The seven planned solar plants, in addition to the Sakaka and Dumat Al-Jandal projects, would produce more than 3,600 megawatts. They would power more than 600,000 homes, and reduce more than 7 million tons of greenhouse emissions.

“Some of these projects have achieved new records, where we registered the lowest cost of purchasing electricity produced from solar energy in the world,” he said.

The crown prince last month announced the Green Saudi and Green Middle East initiatives to tackle climate change.

Energy Minister Prince Abdulaziz bin Salman, who inaugurated the Sakaka plant during a ceremony in Jouf, said the new projects “will contribute to … shifting from liquid fuels consumption to gas and renewable energy, which makes them milestones in the development of the energy sector.”
The seven new solar projects will be located in Madinah, Sudair, Qurayyat, Shuaiba, Jeddah, Rabigh and Rafha.
They will be financed by five investment alliances made up of 12 Saudi and international companies.
Prince Abdulaziz praised the private sector’s “fundamental role” in the projects.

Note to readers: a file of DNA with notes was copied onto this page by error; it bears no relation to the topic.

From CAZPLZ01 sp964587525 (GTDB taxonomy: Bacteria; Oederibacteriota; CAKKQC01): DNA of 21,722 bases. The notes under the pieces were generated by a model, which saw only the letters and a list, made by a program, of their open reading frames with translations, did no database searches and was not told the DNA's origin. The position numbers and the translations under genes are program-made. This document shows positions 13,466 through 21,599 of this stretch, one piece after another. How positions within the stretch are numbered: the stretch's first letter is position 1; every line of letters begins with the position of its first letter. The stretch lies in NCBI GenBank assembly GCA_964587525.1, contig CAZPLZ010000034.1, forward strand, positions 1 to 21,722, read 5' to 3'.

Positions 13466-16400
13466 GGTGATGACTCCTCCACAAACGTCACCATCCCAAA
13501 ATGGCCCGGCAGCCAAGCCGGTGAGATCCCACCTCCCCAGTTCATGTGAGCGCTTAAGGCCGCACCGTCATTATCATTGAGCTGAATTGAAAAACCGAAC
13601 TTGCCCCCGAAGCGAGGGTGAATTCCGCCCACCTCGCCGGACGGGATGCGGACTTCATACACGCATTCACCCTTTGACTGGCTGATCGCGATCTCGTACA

The Sakaka plant was developed by ACWA Power, which is 50 percent owned by Saudi Arabia’s Public Investment Fund (PIF).
He said 97 percent of the staff operating the Sakaka plant are Saudis, and 90 percent from the Jouf region.
“The completion of these projects, and others, and linking them to the national network, will contribute to strengthening the Kingdom’s capabilities in producing electricity to meet the national need, enhance the reliability of the electrical grid, and support the Kingdom’s ambitious plans to become one of the main countries in the field of producing and exporting electricity using renewable energy,” he said.

PIF said the Sudair project would be one of the largest solar power plants in the world and the largest in the Kingdom.